Wed. Jul 24th, 2024

Médecins Sans Frontières, which has been treating migrants crossing into Poland since late 2022, said that many suffer hypothermia, dehydration, exhaustion and physical violence while making the perilous journey.

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Since the beginning of the Russian invasion of Ukraine in late February 2022, hundreds of people have crossed the border between Belarus and Poland trying to reach safety in the European Union. Many have done so on foot – despite the difficulties presented by the journey.

Under a 2021 law that amended Poland’s domestic legislation, those who cross the border from Belarus illegally can be pushed back, a practice that’s contrary to EU and international law. This in turn has forced refugees attempting the journey to hide from border guards and military and often put themselves in risky situations by spending long periods of time in forests like Białowieża and swamps.

According to Médecins Sans Frontières, Doctors without Borders or MSF, many of those who crossed the border on foot arrived in dire conditions on EU soil.

Trapped in ‘no man’s land’

The NGO has been providing medical assistance to refugees arriving into Poland’s Podlasie region since November 2022, and since then has helped 220 people. One in 10 of these refugees crossing into Poland from Belarus “needed life-saving referral by ambulance,” according to the NGO.

Hypothermia and trench foot – damage to the feet caused by keeping them damp for long periods of time – are also common conditions among refugees braving the difficult trip which MSF has trained local civil society groups to recognise and treat.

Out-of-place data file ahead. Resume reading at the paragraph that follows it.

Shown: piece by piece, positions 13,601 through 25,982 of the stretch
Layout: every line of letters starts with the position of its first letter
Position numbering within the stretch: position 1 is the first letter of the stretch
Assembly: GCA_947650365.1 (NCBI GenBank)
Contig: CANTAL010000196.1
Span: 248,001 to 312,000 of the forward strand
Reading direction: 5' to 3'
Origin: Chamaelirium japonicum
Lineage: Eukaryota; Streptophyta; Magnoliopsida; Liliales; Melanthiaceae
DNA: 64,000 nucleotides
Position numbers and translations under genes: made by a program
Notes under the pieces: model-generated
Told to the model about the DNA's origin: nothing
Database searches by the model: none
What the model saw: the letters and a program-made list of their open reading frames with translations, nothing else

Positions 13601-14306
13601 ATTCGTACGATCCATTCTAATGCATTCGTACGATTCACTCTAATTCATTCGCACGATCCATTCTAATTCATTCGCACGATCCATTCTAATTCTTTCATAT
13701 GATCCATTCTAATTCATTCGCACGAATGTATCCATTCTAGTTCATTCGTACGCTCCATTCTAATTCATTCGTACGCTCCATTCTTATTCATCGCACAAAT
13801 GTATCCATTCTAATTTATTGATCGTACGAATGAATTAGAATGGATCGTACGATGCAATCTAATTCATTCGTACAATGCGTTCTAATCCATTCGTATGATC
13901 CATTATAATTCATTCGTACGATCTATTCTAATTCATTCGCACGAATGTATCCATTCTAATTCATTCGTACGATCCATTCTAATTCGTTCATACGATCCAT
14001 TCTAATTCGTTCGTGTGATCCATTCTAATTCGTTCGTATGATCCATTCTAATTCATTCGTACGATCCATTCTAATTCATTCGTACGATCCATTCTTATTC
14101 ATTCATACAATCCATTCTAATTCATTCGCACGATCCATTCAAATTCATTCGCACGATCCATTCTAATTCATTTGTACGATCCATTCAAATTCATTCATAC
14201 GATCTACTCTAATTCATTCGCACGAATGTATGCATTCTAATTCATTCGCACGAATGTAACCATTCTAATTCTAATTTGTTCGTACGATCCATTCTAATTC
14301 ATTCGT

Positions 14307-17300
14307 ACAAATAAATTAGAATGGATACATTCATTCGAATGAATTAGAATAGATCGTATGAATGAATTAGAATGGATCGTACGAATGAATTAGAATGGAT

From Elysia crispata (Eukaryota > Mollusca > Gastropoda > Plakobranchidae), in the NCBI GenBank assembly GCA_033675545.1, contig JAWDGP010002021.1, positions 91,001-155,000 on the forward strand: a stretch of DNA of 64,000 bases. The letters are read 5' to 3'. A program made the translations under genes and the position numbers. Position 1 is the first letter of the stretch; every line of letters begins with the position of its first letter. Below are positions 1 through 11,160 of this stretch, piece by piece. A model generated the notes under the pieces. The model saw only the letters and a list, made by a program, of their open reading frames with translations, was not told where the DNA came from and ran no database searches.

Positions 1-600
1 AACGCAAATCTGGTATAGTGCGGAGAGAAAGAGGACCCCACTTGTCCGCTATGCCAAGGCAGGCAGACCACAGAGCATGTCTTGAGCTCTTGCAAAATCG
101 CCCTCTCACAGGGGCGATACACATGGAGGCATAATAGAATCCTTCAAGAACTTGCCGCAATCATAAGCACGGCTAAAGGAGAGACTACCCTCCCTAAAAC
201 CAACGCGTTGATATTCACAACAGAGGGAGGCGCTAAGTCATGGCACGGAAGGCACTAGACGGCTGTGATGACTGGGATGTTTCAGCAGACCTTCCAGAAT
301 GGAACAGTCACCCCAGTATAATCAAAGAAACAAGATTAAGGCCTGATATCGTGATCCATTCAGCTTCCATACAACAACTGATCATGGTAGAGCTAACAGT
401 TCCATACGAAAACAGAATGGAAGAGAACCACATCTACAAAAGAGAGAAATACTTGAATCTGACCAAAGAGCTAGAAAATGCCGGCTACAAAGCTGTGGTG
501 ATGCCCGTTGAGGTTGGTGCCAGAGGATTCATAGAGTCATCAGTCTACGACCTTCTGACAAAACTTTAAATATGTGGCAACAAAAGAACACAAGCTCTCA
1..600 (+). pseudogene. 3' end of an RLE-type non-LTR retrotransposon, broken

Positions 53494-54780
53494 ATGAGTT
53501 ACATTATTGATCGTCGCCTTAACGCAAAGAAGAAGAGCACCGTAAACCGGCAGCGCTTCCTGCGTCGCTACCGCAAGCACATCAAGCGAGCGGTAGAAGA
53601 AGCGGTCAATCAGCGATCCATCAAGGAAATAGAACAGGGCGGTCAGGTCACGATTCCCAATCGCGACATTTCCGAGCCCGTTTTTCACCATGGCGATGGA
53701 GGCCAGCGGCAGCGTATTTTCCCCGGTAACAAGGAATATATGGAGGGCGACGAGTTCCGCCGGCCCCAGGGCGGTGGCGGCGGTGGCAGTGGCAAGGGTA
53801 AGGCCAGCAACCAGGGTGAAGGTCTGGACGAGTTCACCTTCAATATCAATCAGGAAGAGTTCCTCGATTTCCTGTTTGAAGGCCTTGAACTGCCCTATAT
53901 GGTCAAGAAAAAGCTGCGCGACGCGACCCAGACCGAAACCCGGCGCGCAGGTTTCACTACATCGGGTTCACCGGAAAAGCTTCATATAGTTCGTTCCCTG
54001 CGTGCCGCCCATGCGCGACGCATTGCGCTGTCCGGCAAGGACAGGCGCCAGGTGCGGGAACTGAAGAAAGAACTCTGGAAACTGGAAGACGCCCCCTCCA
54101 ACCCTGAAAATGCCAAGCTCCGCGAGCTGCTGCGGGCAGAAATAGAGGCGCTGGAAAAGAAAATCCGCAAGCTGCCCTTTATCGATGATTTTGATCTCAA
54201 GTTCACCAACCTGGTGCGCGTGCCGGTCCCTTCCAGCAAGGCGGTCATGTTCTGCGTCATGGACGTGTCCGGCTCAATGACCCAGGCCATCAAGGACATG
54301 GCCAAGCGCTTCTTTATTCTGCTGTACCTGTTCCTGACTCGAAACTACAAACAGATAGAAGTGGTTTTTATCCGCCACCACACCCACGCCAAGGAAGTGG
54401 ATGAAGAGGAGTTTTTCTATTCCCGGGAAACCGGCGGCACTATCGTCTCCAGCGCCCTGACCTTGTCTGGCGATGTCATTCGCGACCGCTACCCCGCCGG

“Many of the patients have injuries caused by a long, 5-5m-high razor wire-lined border wall,” said Andreas Spaett, MSF Head of Mission in Poland.

“These people have experienced violence during their journey, and when they reach the border, they are faced with a heavily militarised environment,” he added. “They cannot go back, and they risk being trapped in ‘no-man’s land’ between the Polish wall and the Belarusian fence, and so they try and go forward.”

According to Spaett, MSF has treated people with sprains, fractures, and dog bites, as well as men, women and children “who are exhausted and dehydrated or have serious physical injuries.” Some refugees, according to MSF, have drunk swamp water and become violently ill.

Earlier in the year, the NGO met a young man who had spent more than a week in the forest without food or water, who was “in such pain that he was unable to get off the ground.” The man refused to go to the hospital because he was afraid he would be sent back to Belarus.

Winter is an even tougher time for refugees. Spaett said he expects cases of frostbite and hypothermia to rise in the coming weeks, as more refugees are expected to cross the border in the coming weeks.

A cross-border problem

Poland and neighbouring Lithuania are grappling with a migrant crisis which they believe is closely linked to the Belarusian government of Aljaksandr Lukašėnka. For years, Belarus’ neighbours have accused Minsk of weaponising migrants in retaliation against sanctions imposed by the bloc in 2020, pushing people at the border to create chaos within the European Union.

Thousands of migrants have tried to cross the border with Poland and Lithuania since 2021, with many being injured or killed during the perilous journey. In December last year, Euronews reported that at least three migrants had their legs amputated in previous months trying to cross the border between Lithuania and Belarus.

In November, a Syrian asylum seeker was shot near the border between Belarus and Poland after a Polish soldier allegedly “tripped.” The man was taken to the hospital and was in stable condition, though at risk of paralysis.

Both Poland and Lithuania have justified migrant pushbacks – which are illegal under EU law – as a legitimate and necessary response to the ongoing emergency, blaming Belarus for forcing migrants to face such risks.

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The post Migrants trying to cross Belarus-Poland border risk life this winter appeared first on WorldNewsEra.

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